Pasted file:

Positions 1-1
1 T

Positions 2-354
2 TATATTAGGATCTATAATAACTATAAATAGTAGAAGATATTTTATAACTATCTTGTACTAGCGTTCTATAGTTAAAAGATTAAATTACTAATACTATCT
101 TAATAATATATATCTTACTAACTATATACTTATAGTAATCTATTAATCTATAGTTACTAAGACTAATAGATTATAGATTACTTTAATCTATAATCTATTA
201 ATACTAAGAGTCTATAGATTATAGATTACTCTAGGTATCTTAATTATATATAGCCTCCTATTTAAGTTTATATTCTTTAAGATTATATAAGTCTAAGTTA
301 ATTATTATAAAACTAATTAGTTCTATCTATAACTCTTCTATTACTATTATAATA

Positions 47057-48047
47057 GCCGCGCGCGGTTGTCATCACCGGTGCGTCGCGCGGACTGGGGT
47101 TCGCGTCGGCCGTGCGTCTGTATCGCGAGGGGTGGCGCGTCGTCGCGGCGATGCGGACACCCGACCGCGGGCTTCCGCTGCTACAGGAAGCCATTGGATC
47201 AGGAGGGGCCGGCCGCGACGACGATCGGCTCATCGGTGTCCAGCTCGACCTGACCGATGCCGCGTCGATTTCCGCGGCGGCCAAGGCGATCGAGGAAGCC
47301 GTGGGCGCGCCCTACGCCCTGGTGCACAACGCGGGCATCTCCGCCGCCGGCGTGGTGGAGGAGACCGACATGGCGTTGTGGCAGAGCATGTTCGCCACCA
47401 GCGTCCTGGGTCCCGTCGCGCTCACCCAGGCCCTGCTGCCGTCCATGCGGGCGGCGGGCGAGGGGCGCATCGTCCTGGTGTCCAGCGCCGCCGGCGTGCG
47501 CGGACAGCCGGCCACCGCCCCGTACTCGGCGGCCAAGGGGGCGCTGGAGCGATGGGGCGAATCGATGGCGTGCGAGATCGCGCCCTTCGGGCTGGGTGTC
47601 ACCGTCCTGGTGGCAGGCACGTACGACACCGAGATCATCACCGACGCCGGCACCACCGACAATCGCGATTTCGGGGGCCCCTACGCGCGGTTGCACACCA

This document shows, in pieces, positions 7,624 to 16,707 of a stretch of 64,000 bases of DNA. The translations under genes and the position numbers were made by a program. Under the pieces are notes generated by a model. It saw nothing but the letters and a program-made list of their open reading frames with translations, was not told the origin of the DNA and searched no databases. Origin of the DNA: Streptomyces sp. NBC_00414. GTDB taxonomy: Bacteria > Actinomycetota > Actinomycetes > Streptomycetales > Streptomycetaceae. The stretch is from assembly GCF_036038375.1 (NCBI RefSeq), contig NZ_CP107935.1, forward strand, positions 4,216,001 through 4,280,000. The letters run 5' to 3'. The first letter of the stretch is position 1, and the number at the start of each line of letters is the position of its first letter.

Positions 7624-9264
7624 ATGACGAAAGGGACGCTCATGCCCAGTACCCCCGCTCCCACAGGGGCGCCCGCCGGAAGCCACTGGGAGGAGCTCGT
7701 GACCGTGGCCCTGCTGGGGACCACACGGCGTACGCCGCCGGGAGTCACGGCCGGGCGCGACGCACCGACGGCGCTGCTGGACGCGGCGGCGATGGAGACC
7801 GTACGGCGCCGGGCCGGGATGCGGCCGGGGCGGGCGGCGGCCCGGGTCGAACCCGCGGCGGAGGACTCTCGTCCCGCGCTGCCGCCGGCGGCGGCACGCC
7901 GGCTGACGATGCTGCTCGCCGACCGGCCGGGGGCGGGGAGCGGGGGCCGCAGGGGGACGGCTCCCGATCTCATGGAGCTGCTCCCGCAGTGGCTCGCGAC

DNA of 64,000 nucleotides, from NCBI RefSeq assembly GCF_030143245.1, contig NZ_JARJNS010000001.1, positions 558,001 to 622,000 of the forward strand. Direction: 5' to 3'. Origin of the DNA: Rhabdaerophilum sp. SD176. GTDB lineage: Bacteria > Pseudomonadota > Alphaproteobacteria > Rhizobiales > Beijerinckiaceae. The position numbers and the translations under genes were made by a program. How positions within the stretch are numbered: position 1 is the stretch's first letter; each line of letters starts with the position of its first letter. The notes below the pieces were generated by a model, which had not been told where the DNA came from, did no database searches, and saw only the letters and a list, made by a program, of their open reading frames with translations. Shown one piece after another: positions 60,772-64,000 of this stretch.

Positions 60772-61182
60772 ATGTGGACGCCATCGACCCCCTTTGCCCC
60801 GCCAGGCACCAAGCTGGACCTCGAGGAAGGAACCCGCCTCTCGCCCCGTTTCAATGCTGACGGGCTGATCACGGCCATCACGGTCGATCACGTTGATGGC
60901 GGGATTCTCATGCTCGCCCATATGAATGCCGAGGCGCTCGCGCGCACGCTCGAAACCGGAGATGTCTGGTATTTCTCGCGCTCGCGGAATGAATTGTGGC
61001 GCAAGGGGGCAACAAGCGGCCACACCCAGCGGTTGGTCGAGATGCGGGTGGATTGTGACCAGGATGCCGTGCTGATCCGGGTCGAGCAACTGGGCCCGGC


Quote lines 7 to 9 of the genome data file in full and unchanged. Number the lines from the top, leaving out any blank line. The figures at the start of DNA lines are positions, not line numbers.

301 ATTATTATAAAACTAATTAGTTCTATCTATAACTCTTCTATTACTATTATAATA

Positions 47057-48047
47057 GCCGCGCGCGGTTGTCATCACCGGTGCGTCGCGCGGACTGGGGT